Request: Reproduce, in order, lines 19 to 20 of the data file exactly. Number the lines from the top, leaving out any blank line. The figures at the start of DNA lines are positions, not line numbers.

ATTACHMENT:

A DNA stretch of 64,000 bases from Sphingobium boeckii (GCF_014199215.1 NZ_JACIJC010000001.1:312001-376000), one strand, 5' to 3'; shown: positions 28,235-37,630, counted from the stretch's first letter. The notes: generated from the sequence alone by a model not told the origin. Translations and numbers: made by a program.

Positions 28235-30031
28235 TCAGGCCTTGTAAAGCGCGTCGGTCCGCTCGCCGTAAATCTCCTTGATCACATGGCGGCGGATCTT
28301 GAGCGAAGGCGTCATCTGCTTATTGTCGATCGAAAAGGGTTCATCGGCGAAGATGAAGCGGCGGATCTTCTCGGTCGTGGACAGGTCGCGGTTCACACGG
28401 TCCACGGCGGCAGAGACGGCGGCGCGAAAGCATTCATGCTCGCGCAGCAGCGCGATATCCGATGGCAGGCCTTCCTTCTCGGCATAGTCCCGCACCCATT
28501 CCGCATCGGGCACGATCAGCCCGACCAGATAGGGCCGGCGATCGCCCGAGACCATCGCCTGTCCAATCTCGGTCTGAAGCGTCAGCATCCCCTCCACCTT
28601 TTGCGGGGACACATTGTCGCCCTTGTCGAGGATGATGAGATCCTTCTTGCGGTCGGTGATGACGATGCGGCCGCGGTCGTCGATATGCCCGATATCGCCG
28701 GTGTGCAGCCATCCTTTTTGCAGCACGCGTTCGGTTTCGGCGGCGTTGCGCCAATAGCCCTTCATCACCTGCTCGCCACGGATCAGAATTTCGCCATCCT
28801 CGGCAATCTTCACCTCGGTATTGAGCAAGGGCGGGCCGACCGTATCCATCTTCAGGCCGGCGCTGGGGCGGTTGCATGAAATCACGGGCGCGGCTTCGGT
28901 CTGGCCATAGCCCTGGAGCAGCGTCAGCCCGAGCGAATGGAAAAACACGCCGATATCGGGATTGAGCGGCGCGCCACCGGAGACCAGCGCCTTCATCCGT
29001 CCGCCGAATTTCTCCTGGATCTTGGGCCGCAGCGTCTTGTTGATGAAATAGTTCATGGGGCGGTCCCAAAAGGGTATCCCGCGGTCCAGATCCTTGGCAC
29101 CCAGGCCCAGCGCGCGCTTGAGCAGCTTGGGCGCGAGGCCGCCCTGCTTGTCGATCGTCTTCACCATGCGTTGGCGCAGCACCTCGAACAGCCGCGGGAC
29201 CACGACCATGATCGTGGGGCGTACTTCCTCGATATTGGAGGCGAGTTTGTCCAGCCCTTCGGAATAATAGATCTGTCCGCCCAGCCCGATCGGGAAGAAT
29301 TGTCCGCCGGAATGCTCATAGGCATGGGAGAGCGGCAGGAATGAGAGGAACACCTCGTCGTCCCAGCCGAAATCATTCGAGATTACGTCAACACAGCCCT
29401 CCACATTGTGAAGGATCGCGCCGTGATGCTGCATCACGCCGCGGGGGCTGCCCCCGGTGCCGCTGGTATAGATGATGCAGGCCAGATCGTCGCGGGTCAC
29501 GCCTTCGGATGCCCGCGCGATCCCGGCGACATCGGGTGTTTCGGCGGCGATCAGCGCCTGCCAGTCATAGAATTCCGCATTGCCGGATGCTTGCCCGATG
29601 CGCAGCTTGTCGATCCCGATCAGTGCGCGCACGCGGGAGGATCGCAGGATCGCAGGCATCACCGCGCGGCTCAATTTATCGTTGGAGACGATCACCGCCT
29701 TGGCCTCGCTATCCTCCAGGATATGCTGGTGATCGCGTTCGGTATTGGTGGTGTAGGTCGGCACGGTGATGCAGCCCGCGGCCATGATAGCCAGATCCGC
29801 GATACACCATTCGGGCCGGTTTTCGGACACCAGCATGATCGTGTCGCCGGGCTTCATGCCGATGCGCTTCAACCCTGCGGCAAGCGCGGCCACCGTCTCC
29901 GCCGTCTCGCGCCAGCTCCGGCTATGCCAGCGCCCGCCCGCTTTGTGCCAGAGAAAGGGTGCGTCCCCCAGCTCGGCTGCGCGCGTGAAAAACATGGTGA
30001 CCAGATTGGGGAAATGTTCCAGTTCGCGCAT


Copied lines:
29801 GATACACCATTCGGGCCGGTTTTCGGACACCAGCATGATCGTGTCGCCGGGCTTCATGCCGATGCGCTTCAACCCTGCGGCAAGCGCGGCCACCGTCTCC
29901 GCCGTCTCGCGCCAGCTCCGGCTATGCCAGCGCCCGCCCGCTTTGTGCCAGAGAAAGGGTGCGTCCCCCAGCTCGGCTGCGCGCGTGAAAAACATGGTGA